Unsurprisingly, staunch opposition to these measures formed quickly in the wake of the announcement, especially for calls of opening new funding sources. Dutch Prime Minister Mark Rutte is a leader of the so-called “frugal” group of fiscally conservative E.U. member states that are levying criticism against the Commission’s expansive plans. Rutte notes the presence of existing funds leftover from the RRF, as well as regulatory adjustments that can streamline investment in European industries . They believe that approving new joint-funding measures is a waste of resources.
European Union Recommendation
Nonetheless, the policies enacted will undoubtedly affect Europe’s position as a global competitor, either establishing the E.U. as a dominant force in clean energy technology or leaving the bloc fragmented and forever behind in the emerging industry.
The arguments posed by the E.U.’s “frugal” members contain valid fears of overextending European resources and setting precedents that undermine intra-state sovereignty in financial decisions. As discussed, Europe remains under incredible stress from the aftershocks of the pandemic and the conflict in Ukraine. With each new pressure, more is being asked of the bloc, and members are hesitant to meet each issue with the same ferocity. But the nature of the climate crisis and the industries sprouting from beneath it demands a response, and the E.U. should be more than just reactive. Already, European companies, like Italian energy giant Enel SpA, have announced plans to expand into the United States to receive the new benefits .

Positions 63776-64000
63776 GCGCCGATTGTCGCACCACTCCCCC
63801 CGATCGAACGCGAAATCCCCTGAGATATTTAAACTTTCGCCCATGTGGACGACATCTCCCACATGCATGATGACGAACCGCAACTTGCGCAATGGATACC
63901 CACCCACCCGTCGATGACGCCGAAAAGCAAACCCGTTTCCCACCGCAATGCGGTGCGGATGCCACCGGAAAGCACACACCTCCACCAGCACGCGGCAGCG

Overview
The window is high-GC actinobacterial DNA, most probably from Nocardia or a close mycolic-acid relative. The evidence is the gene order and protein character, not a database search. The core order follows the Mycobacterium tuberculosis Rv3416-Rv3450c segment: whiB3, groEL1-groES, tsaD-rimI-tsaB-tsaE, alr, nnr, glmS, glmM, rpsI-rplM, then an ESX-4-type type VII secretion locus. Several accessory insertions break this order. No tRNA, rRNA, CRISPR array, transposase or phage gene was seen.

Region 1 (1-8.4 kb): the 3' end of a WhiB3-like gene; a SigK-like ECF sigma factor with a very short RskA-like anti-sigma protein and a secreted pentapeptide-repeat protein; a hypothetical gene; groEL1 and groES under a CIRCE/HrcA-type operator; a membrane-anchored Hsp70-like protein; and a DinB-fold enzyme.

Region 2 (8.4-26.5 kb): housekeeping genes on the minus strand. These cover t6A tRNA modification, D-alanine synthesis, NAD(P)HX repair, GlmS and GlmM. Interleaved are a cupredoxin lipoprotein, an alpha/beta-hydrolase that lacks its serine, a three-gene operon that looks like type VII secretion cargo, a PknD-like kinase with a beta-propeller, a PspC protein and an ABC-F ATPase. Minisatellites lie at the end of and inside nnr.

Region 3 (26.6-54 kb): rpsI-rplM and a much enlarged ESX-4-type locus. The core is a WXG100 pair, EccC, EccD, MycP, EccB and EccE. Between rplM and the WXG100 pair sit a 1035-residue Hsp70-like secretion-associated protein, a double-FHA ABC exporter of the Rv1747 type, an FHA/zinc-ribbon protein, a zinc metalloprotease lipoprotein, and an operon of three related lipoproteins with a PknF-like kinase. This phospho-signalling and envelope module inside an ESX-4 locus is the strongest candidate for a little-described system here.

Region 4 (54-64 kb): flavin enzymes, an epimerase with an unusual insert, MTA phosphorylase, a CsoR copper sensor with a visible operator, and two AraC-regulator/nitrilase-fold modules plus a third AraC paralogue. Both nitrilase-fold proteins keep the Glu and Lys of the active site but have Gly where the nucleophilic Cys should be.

The single and free market within the E.U. is what allows the collective to compete on a global scale among superpowers like the United States and China. A simple relaxing of state-aid policy and expedited permitting will advantage larger countries that have the economic might to provide aggressive subsidies to prevent deindustrialization within their own borders. Thus, a solution must be formed to protect the smaller economies within the bloc. The appropriation of a joint-borrowing scheme, such as the European Sovereignty Fund, will provide a foundation for the bloc to move as one in the face of climate change.
Europe was once the unequivocal leader in green transition but has since lost that status as other actors have surpassed their impact in environmental policy. The E.U. must be proactive in approving new funding measures that reassure the bloc's dominant position in the climate fight. In President von der Leyen's words, “Competition between Europe and the United States can push both our industries to excel, to innovate, and to transform faster.”
The world is on a new frontier and Europe cannot be left behind. The effects of climate change are too numerous and expansive for environmental policy to remain stagnant. European nations must come together and act to enhance competition and prioritize the health of the planet for centuries to come.